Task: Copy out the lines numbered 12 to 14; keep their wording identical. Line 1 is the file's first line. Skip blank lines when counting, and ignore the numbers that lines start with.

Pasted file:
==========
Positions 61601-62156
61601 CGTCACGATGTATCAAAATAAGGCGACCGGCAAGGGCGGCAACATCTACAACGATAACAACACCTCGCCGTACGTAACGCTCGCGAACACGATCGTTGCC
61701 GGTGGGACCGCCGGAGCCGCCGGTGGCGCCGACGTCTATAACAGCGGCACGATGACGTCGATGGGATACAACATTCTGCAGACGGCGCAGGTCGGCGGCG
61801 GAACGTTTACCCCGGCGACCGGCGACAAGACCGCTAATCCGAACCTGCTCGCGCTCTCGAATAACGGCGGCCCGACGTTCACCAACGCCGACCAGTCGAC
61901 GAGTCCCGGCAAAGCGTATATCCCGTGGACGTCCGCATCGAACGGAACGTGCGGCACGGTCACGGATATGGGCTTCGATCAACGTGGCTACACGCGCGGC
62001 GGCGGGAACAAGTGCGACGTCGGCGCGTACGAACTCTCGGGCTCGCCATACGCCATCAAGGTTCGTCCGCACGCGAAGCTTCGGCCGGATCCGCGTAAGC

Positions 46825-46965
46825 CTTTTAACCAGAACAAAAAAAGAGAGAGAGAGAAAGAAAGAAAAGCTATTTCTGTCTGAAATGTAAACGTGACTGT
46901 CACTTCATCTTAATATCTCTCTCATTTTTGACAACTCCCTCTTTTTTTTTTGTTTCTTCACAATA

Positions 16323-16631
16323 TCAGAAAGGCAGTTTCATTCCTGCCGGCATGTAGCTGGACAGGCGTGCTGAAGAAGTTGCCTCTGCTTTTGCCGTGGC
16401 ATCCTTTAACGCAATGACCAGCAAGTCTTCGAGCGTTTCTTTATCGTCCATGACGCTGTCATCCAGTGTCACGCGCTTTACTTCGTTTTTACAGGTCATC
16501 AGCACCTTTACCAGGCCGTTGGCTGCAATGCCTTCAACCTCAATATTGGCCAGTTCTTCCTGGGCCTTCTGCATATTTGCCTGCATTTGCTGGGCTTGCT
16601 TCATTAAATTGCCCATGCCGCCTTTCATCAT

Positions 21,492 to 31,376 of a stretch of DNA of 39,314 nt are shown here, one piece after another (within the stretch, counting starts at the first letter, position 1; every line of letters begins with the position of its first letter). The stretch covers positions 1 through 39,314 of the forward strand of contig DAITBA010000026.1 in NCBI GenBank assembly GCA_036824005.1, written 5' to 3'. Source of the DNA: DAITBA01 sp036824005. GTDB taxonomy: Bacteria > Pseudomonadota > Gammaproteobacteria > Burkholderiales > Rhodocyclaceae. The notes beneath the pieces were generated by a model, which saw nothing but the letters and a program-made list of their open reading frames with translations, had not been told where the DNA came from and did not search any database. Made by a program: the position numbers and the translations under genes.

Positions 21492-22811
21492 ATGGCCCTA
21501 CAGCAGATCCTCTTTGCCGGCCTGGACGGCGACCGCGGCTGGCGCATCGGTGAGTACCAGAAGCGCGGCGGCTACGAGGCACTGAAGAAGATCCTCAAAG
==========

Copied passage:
16401 ATCCTTTAACGCAATGACCAGCAAGTCTTCGAGCGTTTCTTTATCGTCCATGACGCTGTCATCCAGTGTCACGCGCTTTACTTCGTTTTTACAGGTCATC
16501 AGCACCTTTACCAGGCCGTTGGCTGCAATGCCTTCAACCTCAATATTGGCCAGTTCTTCCTGGGCCTTCTGCATATTTGCCTGCATTTGCTGGGCTTGCT
16601 TCATTAAATTGCCCATGCCGCCTTTCATCAT